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Washington Watch - June 30, 2010

Wednesday, June 30, 2010

Letter From The Editor: Fourth Of July Recess

In celebration of Independance Day, Washington Watch will close its doors next week. The next scheduled issue is July 14th. In the meantime, keep up-to-date on small-business issues by visiting the NASE Staff Blog and Facebook page.


Marie Johns Confirmed As SBA Deputy Administrator

Marie C. Johns, who was nominated for the post by President Barack Obama, will be the second-ranking official at SBA, with major responsibility for management, policy development and program supervision.

“I’m thrilled to welcome Marie Johns as Deputy Administrator of the SBA,” said SBA Administrator Karen Mills. “Over the past two decades, Marie has dedicated herself to creating great opportunities for small businesses and the local community in Washington, D.C. Marie’s strong leadership will help provide small businesses with the guidance, support and tools they need to grow, create jobs and continue to drive economic recovery throughout the country.”

“I am grateful to President Obama for his nomination and it is an honor to assume the role of SBA Deputy Administrator,” Johns said. “I am excited to join Administrator Mills and the entire SBA team to serve the interests of small businesses across this country. The SBA mission is fundamental to the economic strength of our nation; that is, give small businesses the support they need to grow and create jobs.”

Johns is a managing member of L&L Consulting, LLC, an organizational effectiveness and public policy consulting practice.  Previously, she served as President of Verizon Washington. Under her leadership, Verizon Washington made significant strides in maintaining the company’s financial health during tumultuous times in the telecommunications industry. Johns retired from Verizon in 2004, after 21 years of service in the telecommunications industry.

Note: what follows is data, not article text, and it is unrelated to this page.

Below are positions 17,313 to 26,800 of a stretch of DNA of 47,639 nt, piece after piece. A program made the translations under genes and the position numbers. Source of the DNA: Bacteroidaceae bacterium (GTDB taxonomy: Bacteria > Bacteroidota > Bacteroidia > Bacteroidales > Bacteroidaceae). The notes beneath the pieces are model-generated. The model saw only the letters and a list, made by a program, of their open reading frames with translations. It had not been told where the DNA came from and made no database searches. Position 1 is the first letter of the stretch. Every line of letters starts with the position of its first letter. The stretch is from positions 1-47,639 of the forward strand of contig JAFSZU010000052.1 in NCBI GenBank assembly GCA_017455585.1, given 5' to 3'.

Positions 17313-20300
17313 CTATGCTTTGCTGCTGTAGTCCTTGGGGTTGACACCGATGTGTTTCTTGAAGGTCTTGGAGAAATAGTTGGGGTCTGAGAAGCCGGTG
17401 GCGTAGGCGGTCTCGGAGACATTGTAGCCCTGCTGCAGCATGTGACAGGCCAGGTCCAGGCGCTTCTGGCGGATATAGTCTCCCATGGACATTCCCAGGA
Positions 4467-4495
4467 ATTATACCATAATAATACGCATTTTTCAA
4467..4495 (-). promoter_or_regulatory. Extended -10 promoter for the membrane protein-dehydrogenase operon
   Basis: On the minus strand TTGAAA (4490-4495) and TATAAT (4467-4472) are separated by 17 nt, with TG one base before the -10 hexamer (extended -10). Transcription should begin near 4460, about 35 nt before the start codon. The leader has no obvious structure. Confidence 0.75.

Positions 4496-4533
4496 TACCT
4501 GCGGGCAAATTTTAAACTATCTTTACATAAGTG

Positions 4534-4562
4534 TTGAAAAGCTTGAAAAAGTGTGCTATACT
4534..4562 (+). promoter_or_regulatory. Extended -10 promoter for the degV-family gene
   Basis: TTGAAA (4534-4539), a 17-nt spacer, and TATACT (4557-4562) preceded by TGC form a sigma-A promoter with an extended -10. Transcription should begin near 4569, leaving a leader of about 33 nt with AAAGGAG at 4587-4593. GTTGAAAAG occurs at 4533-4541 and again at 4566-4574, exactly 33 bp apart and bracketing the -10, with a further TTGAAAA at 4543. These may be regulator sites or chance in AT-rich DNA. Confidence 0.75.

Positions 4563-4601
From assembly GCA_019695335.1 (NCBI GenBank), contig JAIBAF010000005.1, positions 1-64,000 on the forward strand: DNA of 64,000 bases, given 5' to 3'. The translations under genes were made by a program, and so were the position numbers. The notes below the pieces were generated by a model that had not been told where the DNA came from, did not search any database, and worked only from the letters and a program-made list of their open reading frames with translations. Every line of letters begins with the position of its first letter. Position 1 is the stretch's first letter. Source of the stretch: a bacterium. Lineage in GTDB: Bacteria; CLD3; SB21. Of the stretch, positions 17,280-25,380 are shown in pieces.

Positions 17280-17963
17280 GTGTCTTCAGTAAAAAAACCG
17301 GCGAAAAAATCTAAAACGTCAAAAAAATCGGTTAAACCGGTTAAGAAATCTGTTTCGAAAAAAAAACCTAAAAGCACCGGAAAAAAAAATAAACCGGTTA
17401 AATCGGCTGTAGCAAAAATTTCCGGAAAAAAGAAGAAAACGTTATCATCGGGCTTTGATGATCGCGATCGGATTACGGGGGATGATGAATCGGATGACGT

Financial Overhaul May Include Important Small Biz Protections

The House and Senate have reconciled the financial regulatory reform bill. Now it is up to the two chambers to vote on the the final bill which includes important protections for small businesses. If the merged bill is passed, Congress will send it to President Obama to be signed into law.

The NASE agreed to support the bill only if a key small business provision remained in the final version. Luckily, Senate leaders ensured that financial regulatory reform did not forget small business. When the newly created Consumer Financial Protection Bureau (CFPB) proposes new rules and regulations, it must fully consider the negative economic impact on small firms. This CFPB would also have to consider the economic impact that its rules will have on the cost of credit for small businesses prior to issuing final regulations.

Stay tuned to NASE.org for updated information.

For more information, please visit our NASE Blog.


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